Biden Win Could Disrupt Markets More Than Trump, Tooze Says

(Bloomberg) -- America’s deep partisan divide threatens to inject uncertainty into markets even if Joe Biden wins a second term, according to economic historian Adam Tooze. That’s because Republicans may lash out more should he defeat Donald Trump again.

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“The more dangerous scenario from a political point of view is that Biden wins,” said Tooze, a Columbia University professor who spoke Tuesday at the World Economic Forum in Dalian, China.

The uncertainty from a Biden win comes from how a Trump-led Republican party might react to a second defeat for the former president, said Tooze, author of Crashed, a history of the 2008 financial crisis. Markets may see it as a less stable outcome, he added.

Biden and Trump are scheduled to hold their first debate of the 2024 US presidential general election cycle on Thursday. Their bitter 2020 contest in which Trump contested the loss and his supporters rioted at the US Capitol continues to reverberate.

A Bloomberg News/Morning Consult poll in May showed Trump pulling ahead of Biden by 4 percentage points across seven key swing states amid pessimism over the economy.

Biden’s campaign said Tooze’s warning underscored the stakes of the presidential election.

“Experts and economists from across the political spectrum agree that Donald Trump’s agenda will raise prices on the middle class, send inflation soaring, and send us into a recession,” said Biden spokesperson James Singer.

The election’s outcome could have a big impact on China and the US economy. During the campaign Trump has floated the idea of 60% tariffs on Chinese-made goods. And Biden has ramped up tariffs on Chinese electric vehicles, solar panels and steel, as well as increasing restrictions on semiconductors.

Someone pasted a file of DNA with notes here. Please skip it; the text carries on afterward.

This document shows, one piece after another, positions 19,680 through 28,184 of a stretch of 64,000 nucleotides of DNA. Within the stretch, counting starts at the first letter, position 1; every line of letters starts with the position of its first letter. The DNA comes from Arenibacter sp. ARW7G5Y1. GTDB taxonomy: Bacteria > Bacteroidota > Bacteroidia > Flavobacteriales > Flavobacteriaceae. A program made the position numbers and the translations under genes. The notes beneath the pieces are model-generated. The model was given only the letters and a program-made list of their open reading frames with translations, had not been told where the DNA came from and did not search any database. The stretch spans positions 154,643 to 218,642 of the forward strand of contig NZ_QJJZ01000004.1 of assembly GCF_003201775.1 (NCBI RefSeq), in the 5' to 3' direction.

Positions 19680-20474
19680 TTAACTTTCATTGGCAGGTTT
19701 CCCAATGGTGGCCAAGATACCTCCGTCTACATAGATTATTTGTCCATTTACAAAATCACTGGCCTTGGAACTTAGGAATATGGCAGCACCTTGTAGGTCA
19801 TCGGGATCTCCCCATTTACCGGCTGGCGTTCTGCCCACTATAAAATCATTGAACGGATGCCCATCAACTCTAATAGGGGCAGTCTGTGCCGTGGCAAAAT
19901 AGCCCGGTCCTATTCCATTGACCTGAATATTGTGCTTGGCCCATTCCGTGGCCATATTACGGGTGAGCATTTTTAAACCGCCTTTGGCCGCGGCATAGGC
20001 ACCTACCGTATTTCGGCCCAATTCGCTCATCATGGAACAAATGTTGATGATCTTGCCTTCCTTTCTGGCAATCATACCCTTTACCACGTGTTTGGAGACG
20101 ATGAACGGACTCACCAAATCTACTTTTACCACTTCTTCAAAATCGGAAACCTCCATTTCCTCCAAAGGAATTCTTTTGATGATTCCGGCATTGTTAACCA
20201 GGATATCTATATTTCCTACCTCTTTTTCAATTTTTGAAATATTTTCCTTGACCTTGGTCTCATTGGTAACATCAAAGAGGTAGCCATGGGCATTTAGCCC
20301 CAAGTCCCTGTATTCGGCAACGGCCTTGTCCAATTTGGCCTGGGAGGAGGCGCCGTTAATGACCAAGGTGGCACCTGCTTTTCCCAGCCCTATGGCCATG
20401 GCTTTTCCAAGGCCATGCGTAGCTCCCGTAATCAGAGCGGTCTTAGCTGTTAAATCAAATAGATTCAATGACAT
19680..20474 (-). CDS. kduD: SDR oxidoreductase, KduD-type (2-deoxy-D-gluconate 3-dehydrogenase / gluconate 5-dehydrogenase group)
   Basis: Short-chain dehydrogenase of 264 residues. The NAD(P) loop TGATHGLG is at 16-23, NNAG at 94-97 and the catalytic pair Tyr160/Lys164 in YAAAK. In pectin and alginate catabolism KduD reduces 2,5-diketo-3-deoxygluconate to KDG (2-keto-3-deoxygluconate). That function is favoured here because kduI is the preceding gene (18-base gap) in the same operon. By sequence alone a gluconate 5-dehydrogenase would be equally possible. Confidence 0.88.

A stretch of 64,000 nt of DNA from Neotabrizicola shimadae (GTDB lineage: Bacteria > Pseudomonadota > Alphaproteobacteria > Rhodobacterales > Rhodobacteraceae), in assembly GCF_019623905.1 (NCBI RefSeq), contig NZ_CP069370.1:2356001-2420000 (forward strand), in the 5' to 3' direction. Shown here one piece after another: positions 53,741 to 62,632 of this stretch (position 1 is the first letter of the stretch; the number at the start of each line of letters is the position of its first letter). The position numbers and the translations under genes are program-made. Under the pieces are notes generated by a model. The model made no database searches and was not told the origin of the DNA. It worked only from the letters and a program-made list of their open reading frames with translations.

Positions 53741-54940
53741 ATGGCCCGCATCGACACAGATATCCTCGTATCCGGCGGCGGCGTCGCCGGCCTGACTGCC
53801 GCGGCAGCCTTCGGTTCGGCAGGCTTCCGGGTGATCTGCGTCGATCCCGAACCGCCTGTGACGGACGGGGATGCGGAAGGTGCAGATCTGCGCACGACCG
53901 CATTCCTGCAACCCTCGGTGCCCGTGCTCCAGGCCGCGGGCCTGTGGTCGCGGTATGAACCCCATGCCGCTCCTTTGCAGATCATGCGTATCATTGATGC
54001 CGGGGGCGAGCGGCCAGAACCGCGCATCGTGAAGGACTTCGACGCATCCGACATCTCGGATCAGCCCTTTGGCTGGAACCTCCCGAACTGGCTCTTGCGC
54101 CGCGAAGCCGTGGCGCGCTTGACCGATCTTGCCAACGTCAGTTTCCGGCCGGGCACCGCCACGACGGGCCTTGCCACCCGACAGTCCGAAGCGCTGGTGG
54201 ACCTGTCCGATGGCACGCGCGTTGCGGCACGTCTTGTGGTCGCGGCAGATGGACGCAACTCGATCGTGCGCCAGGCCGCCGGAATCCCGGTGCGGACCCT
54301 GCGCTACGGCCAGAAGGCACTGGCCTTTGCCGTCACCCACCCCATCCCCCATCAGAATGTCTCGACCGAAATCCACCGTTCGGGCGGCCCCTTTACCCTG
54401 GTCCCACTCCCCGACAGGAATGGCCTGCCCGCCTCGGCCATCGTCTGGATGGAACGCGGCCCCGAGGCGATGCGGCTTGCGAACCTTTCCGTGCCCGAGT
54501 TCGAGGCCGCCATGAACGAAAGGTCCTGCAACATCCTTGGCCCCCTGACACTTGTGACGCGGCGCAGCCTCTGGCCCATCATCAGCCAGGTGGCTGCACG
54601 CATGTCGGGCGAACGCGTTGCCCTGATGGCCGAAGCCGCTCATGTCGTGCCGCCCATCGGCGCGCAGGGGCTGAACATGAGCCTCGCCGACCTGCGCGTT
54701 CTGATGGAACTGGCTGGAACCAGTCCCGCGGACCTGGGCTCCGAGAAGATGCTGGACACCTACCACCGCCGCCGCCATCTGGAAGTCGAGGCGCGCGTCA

Economists have warned that Trump’s trade agenda could amount to a tax increase for American households, raising prices on a broad assortment of goods. That tariff plan would also likely send inflation above the Federal Reserve’s target and pressure the bank to raise interest rates, Bloomberg Economics said in a report in April.

The view within Beijing is that both candidates are intent on containing China and disrupting its rise, Bloomberg reported this month, citing Chinese officials.

Harvard University professor Graham Allison said he’s skeptical of US claims that subsidies are the main reason that China’s EV industry has been so competitive.

“I’m dubious about that. I think largely this has been a success of a highly competitive environment in China for EVs,” said Allison, who was on the same panel as Tooze.

Chinese Premier Li Qiang warned earlier Tuesday of the negative consequences if nations part ways economically, while also countering criticism that his country’s industrial policy has led to overcapacity.

--With assistance from Justin Sink.

(Updates with Biden campaign statement in sixth and seventh paragraphs.)

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